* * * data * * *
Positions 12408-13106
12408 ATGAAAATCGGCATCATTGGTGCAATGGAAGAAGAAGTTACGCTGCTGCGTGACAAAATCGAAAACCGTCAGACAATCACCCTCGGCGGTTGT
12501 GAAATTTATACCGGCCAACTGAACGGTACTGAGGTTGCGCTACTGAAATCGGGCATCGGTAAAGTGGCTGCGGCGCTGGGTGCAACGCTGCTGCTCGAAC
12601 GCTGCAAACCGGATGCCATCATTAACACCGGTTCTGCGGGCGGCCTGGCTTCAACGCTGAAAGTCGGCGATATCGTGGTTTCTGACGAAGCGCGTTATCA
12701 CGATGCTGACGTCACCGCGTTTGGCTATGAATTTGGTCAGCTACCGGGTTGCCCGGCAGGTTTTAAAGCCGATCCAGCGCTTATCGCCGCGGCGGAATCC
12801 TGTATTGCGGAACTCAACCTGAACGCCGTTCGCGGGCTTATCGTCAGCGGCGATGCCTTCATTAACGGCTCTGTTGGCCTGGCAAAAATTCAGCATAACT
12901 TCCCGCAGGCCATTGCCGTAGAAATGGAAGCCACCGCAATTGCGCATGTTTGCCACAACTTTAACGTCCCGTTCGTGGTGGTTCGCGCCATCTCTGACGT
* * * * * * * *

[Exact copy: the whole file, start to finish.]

Positions 12408-13106
12408 ATGAAAATCGGCATCATTGGTGCAATGGAAGAAGAAGTTACGCTGCTGCGTGACAAAATCGAAAACCGTCAGACAATCACCCTCGGCGGTTGT
12501 GAAATTTATACCGGCCAACTGAACGGTACTGAGGTTGCGCTACTGAAATCGGGCATCGGTAAAGTGGCTGCGGCGCTGGGTGCAACGCTGCTGCTCGAAC
12601 GCTGCAAACCGGATGCCATCATTAACACCGGTTCTGCGGGCGGCCTGGCTTCAACGCTGAAAGTCGGCGATATCGTGGTTTCTGACGAAGCGCGTTATCA
12701 CGATGCTGACGTCACCGCGTTTGGCTATGAATTTGGTCAGCTACCGGGTTGCCCGGCAGGTTTTAAAGCCGATCCAGCGCTTATCGCCGCGGCGGAATCC
12801 TGTATTGCGGAACTCAACCTGAACGCCGTTCGCGGGCTTATCGTCAGCGGCGATGCCTTCATTAACGGCTCTGTTGGCCTGGCAAAAATTCAGCATAACT
12901 TCCCGCAGGCCATTGCCGTAGAAATGGAAGCCACCGCAATTGCGCATGTTTGCCACAACTTTAACGTCCCGTTCGTGGTGGTTCGCGCCATCTCTGACGT